They were pleased when in 1864 Pope Pius IX issued the encyclical Quanta Cura with the Syllabus of Errors condemning eighty alleged errors, among which was the view that it’s unnecessary for Catholicism to be the state religion, with other religions being banned, and that people have full liberty to express their ideas. The conclusion to the list of condemned propositions was ‘That the Roman Pontiff can and should reconcile himself and make peace with progress, with liberalism and with modern culture’.
Meriol Trevor, Newman’s biographer, pointed out that these documents started from the belief ‘that the Catholic Church possesses the revelation of God’s truth and his will for humanity and consequently has the absolute right to announce it and enforce conformity so far as possible’. She drew attention to the fact that the maxim of those who thought in this way was ‘Error has no rights’, a view clearly abandoned – despite opposition – at Vatican II. Newman did not, of course, accept this view, and later would write eloquently about the rights of conscience. This, and much else, put him at odds with the ultramontanes, many of whom regarded all Papal statements as infallible.
In 1870 Infallibility itself became the central issue at Vatican I. Despite the misgivings of many bishops, there was a campaign to have infallibility applied to all papal statements. Cardinal Manning, who was urging an extreme definition, saw papal dogma, in the words of John Cornwall, as ‘the antidote that would confirm Catholics in their faith while withstanding the spread of atheism, secularism and evolutionary science’. Newman, however, wrote in June 1870, ‘I certainly think this agitation of the Pope’s Infallibility most unfortunate and ill-advised, and I shall think so even if the Council decrees it’.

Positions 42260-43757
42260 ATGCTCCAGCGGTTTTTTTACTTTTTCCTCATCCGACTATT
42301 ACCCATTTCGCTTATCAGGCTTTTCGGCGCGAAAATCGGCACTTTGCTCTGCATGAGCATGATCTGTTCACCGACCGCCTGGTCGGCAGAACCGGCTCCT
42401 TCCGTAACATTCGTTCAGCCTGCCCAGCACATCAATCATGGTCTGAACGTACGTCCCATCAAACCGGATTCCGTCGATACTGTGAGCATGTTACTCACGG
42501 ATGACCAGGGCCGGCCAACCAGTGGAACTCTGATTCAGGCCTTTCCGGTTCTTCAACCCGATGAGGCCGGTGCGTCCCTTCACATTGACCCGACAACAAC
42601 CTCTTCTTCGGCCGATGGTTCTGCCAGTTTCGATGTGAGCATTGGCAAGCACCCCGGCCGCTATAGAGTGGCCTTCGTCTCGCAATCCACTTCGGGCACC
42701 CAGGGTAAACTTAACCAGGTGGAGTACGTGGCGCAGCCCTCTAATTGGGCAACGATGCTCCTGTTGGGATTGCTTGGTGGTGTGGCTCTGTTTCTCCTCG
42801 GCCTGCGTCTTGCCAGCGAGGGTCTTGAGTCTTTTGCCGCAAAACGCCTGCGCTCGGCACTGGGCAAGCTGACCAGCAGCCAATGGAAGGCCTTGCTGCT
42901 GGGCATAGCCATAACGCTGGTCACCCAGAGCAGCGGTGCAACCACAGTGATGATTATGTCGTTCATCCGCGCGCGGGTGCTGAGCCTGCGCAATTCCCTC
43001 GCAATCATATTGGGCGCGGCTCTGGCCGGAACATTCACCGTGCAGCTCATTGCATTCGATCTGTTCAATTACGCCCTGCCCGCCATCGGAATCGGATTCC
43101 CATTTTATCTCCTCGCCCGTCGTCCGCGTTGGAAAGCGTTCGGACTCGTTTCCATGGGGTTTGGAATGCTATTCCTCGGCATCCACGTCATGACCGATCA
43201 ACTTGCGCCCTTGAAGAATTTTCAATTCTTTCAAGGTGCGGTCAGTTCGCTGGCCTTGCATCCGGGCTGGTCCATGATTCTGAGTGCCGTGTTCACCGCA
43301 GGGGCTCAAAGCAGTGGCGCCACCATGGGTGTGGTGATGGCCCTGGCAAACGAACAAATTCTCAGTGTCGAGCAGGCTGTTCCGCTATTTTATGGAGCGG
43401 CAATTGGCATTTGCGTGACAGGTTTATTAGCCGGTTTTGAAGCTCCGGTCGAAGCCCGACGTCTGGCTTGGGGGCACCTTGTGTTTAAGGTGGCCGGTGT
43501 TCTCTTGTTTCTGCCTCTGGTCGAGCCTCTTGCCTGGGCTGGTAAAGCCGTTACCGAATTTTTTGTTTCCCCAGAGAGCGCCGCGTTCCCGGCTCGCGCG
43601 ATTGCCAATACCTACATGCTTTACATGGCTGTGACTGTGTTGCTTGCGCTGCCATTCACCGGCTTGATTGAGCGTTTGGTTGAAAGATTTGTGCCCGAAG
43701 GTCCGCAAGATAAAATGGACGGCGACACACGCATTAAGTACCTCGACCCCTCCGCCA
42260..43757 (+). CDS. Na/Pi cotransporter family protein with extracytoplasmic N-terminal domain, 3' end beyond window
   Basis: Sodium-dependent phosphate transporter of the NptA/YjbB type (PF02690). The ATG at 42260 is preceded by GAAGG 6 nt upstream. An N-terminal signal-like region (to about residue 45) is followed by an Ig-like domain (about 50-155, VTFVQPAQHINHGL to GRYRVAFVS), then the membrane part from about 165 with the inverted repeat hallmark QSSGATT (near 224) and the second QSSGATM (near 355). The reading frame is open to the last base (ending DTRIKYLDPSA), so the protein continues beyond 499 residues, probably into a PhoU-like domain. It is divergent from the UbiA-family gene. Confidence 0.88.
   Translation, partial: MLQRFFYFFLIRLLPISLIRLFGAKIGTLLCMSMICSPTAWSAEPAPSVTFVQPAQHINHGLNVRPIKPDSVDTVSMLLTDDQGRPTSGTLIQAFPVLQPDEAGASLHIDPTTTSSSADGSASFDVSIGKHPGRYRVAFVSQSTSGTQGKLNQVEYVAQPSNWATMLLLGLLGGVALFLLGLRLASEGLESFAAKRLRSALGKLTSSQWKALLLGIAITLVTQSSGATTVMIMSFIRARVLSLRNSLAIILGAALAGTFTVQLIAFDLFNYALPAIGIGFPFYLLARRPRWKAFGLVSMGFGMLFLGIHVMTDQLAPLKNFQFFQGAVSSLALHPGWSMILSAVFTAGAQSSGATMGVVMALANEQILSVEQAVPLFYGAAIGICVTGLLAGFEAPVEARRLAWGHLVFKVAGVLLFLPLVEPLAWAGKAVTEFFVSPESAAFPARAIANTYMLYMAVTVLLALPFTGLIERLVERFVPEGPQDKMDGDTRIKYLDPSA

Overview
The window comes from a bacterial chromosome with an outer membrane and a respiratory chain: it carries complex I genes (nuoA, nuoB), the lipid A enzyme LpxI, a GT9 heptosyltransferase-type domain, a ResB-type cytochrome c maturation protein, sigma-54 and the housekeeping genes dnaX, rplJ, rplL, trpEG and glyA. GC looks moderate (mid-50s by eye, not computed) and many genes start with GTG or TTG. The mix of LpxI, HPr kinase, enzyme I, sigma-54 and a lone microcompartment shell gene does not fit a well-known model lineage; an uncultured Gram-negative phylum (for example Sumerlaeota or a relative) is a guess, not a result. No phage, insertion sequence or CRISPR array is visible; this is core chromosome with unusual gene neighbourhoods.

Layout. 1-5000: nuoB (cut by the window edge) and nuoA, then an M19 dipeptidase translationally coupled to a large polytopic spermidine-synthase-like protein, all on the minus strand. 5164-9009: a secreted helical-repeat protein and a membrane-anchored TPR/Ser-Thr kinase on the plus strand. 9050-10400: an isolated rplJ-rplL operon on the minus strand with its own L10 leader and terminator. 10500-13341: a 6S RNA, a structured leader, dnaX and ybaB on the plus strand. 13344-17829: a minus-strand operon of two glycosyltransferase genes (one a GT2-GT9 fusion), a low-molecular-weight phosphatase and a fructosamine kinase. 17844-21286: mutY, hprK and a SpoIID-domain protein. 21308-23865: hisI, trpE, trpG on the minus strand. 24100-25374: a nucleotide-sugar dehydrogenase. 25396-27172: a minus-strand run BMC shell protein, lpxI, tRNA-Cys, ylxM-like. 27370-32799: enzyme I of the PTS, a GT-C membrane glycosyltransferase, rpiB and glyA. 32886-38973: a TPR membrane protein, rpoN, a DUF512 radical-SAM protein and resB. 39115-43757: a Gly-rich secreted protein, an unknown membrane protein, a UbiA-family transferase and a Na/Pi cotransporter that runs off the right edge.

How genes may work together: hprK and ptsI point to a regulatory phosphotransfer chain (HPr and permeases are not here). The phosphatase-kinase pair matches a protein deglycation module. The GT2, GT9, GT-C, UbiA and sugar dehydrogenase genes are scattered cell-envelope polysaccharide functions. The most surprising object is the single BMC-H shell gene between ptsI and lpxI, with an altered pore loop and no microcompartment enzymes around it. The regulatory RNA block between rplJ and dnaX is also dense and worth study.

He was invited to Rome to be a peritus at the Council, an invitation he refused on health grounds, but his ‘inopportunist’ views, expressed privately, were copied publicly among the bishops. Providentially, Newman believed, the eventual definition of infallibility by Vatican I was much more restricted than what had been a advocated by the ultramontanes.
However, if Newman’s views on this are important, perhaps more relevant in our time – and exceptional among senior churchmen of his time – is his vision of the role of the laity. In a letter to Cardinal Manning about an article by Newman, Monsignor George Talbot, who had the title of Papal Chamberlain, wrote, ‘What is the province of the laity? To hunt, to shoot, to entertain. These matters they understand, but to meddle with ecclesiastical matters they have no right at all…’. This is a classic – if, to 21st century eyes, bizarre in its expression – statement of a clericalism which still exists and which Pope Francis has called a ‘leprosy’.
In contrast are Newman’s words: ‘The Church flourishes’, he wrote, ‘when at one with the faithful but not when she cuts off the faithful from the study of her divine doctrines and the sympathy of her divine contemplations, and requires from them [an implicit faith] in her word, which in the educated classes will terminate in indifference, and in the poorer in superstition’.